There is a lot of truth to the idea that travelers who want to experience a more positive journey should learn a few phrases of the local language. Saying something as simple as “thank you,” in the native tongue is often appreciated by locals. If you are heading to sunny, beautiful Jamaica, learning a few common Jamaican sayings will help you make new friends and open the door to wonderful experiences.
Though you may not pick up more than a few phrases, it can be a lot of fun to learn a bit about the languages used in Jamaica, their history, and some of the most helpful. Jamaican Patois is a commonly spoken language used by the Jamaican people. It is a lovely blend of the Jamaican language and French.
As The Culture Trip explains, “the Jamaican language is largely a derivative of Spanish, English and African influences on the country through its colonial history. Although the official language of Jamaica is English, many Jamaicans speak Patois in casual everyday conversation.”
Some of the most common Jamaican sayings you may want to learn include:
- Wah gwaan – Meaning something similar to “what’s up” and “how are you?” it is a casual greeting that you will hear almost as soon as you arrive in Jamaica
- Irie – Irie in Jamaica is a commonly used phrase and can mean a few things. Typically, the irie meaning translastes to “everything is fine”. So, if a Jamaican asks you How yuh stay? it would be perfectly acceptable to respond with a mi irie.
- Small up yuhself – There are some Jamaican sayings you may never hear because you may not be in crowds or using public transport. However, one of the most frequently used of the many colorful Jamaican sayings is small up yuhself, which tranlslates loosely to make a bit of room or budge over!
- Weh yuh ah she – Because Patois and many Jamaican words are difficult (at first) for some listeners, it is a good idea to learn this phrase. It translates to “what are you saying,” but can also mean “how are you?” As one writer explained, “example: Weh yuh a seh? Mi deh try call yuh means, ‘How are you doing? I’ve been trying to call you.’”
- Boonoonoonoos – Among the most enjoyable Jamaican compliments to attempt is this phrase, which is an expression of love. It means special person, and you can refer to your best friend, partner, child, or other loved one using that bit of Jamaican slang. It can even apply to an object that is nice, expensive or valuable to you.
- Ya mon – This is one of those iconic Jamaican sayings that most people in the world would recognize. Mon, however, is a very common word in the Jamaican language and is used for speaking with anyone of any gender. While many might believe it sounds like an affirmative reply, it is also similar to “no problem.”
- Inna di morrows – This is a charming way to bid farewell to someone until the next day. It translates to “see you tomorrow” and whenever you are parting ways with friends it is accesptable to toss out a inna di morrows as you wave goodbye.
- Chaka-chaka – This is a phrase commonly used to describe something of poor quality, but should be used carefully as describing a meal or item in a shop as chaka-chaka can be found offensive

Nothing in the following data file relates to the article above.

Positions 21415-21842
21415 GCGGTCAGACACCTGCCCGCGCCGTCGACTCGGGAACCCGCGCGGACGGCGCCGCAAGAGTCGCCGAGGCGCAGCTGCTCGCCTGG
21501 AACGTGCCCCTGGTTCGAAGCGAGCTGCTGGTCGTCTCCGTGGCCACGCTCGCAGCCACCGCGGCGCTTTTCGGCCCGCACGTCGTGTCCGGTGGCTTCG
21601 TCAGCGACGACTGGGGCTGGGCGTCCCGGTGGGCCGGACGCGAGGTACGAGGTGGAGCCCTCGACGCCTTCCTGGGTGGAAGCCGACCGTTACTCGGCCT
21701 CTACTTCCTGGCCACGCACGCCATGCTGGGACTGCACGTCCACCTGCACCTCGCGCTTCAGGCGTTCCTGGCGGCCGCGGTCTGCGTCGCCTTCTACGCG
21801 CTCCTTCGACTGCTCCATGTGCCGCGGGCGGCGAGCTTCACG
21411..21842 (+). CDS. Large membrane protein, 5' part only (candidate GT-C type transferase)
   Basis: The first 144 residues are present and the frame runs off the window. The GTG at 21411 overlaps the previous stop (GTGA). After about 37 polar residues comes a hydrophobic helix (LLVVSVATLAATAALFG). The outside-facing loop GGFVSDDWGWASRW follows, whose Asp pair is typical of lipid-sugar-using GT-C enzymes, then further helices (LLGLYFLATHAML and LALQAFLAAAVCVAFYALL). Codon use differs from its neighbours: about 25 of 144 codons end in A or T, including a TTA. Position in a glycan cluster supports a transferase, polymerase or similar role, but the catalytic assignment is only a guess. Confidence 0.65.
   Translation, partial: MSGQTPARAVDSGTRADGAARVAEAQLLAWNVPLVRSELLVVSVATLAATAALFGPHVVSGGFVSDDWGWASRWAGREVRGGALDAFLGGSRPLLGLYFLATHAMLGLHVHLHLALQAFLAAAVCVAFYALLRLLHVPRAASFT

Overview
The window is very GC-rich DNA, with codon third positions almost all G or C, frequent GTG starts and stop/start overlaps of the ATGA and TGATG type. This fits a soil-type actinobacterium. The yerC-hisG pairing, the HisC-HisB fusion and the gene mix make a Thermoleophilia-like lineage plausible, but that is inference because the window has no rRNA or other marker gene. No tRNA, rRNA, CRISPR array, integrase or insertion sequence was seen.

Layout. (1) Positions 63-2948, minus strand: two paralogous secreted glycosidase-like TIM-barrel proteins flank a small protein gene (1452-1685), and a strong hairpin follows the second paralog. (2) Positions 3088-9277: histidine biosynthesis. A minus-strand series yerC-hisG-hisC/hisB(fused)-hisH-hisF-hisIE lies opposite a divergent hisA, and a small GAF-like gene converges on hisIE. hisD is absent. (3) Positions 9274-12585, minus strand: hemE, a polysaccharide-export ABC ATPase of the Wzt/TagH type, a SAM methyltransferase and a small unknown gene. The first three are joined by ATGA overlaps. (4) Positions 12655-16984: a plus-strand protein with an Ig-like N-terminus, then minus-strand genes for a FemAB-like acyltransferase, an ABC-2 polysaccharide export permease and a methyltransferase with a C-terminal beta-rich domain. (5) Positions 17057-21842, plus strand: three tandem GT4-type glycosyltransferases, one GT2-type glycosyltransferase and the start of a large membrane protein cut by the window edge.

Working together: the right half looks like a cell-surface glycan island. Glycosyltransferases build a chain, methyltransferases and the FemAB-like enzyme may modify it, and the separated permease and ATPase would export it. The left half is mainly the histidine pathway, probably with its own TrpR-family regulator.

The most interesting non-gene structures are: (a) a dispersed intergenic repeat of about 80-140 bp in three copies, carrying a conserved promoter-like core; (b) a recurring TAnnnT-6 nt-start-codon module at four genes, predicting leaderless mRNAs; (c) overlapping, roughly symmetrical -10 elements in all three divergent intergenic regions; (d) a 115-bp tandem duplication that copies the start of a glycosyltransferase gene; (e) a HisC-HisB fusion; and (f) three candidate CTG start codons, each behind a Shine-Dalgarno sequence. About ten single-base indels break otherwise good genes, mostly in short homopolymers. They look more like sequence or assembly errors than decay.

And with mention of something you may want to be careful about saying, we should consider whether or not travelers should use a lot of the Jamaican language.
For example, Patois is colorful and heavily accented, as well as full of lots of subtleties. Should you just start using it with Jamaicans upon arrival? The answer is complicated. There are certainly things you don’t want to say or hear said about you – such as yuh a crassis (meaning you “get lost”) ory ave no brothupsy (meaning you are plain rude) – and you don’t want to inadvertently use Jamaican slang incorrectly.
Terms like licky licky and beggy beggy may seem harmless, but are extremely significant to a native speaker. So, it is a good idea to learn phrases for the most basic exchanges – thank you (tank yuh), goodbye (lata or lickkle more), and so on.
As one travel expert said, “Learning a few Jamaican sayings will help you interact with local people and have more positive experiences as you travel…The idea is not to master the local language so you can speak it fluently. The effort you put into respecting the local way of speaking can come across as courteous to the local people you meet and interact with during your trip.”
If you feel a bit self-conscious about the pronunciations and unique grammar of Jamaican Patois, you can always go online and learn how to speak like a Jamaican from free and fee-based language learning resources. As one free guide advises, though, “make sure you’re speaking Jamaican Patois in a way that is respectful of the Jamaican people and their culture.”
Remember too that Jamaican Patois was, initially a spoken language and so it is very phonetic if it is written out. The consonants are different from some English usage, and the Jamaican language has an entirely unique HN sound that means a vowel has to be nasalized.
And it is always a good idea to wait for the other person to offer a greeting as a way of helping you determine if standard English or a bit of Jamaican Patois is called for.
Remember too that the official language of Jamaica (and most other islands, including Barbados, St Barts, and Turks & Caicos, among others) is English, so you won’t have any difficulties speaking with islanders. Whether you opt to stay at one of the beautiful and opulent resorts or book one of the many amazing luxury rentals, it will always pay to learn a bit of Patois and speak with the local Jamaicans in a polite and appropriate way. It can begin a lovely friendship and will certainly enhance your experience.